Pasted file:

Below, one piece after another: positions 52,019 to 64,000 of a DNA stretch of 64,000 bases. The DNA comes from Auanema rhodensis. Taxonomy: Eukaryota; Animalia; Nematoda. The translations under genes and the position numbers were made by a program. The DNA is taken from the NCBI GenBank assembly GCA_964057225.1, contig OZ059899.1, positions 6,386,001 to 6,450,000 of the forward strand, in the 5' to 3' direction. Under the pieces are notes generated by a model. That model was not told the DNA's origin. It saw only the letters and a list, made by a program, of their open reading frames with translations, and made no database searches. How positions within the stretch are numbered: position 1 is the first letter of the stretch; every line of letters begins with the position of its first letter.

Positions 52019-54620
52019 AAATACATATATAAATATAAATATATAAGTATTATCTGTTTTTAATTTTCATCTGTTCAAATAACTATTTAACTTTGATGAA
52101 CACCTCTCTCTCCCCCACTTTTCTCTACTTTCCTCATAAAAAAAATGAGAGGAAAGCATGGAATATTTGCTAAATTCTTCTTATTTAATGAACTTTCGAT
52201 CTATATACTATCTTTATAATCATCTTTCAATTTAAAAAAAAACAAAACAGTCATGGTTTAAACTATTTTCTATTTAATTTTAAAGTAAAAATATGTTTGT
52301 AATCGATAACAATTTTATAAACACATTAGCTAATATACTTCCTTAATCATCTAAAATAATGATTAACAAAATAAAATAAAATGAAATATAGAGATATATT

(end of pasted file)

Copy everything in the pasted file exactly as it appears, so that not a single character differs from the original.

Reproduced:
Below, one piece after another: positions 52,019 to 64,000 of a DNA stretch of 64,000 bases. The DNA comes from Auanema rhodensis. Taxonomy: Eukaryota; Animalia; Nematoda. The translations under genes and the position numbers were made by a program. The DNA is taken from the NCBI GenBank assembly GCA_964057225.1, contig OZ059899.1, positions 6,386,001 to 6,450,000 of the forward strand, in the 5' to 3' direction. Under the pieces are notes generated by a model. That model was not told the DNA's origin. It saw only the letters and a list, made by a program, of their open reading frames with translations, and made no database searches. How positions within the stretch are numbered: position 1 is the first letter of the stretch; every line of letters begins with the position of its first letter.

Positions 52019-54620
52019 AAATACATATATAAATATAAATATATAAGTATTATCTGTTTTTAATTTTCATCTGTTCAAATAACTATTTAACTTTGATGAA
52101 CACCTCTCTCTCCCCCACTTTTCTCTACTTTCCTCATAAAAAAAATGAGAGGAAAGCATGGAATATTTGCTAAATTCTTCTTATTTAATGAACTTTCGAT
52201 CTATATACTATCTTTATAATCATCTTTCAATTTAAAAAAAAACAAAACAGTCATGGTTTAAACTATTTTCTATTTAATTTTAAAGTAAAAATATGTTTGT
52301 AATCGATAACAATTTTATAAACACATTAGCTAATATACTTCCTTAATCATCTAAAATAATGATTAACAAAATAAAATAAAATGAAATATAGAGATATATT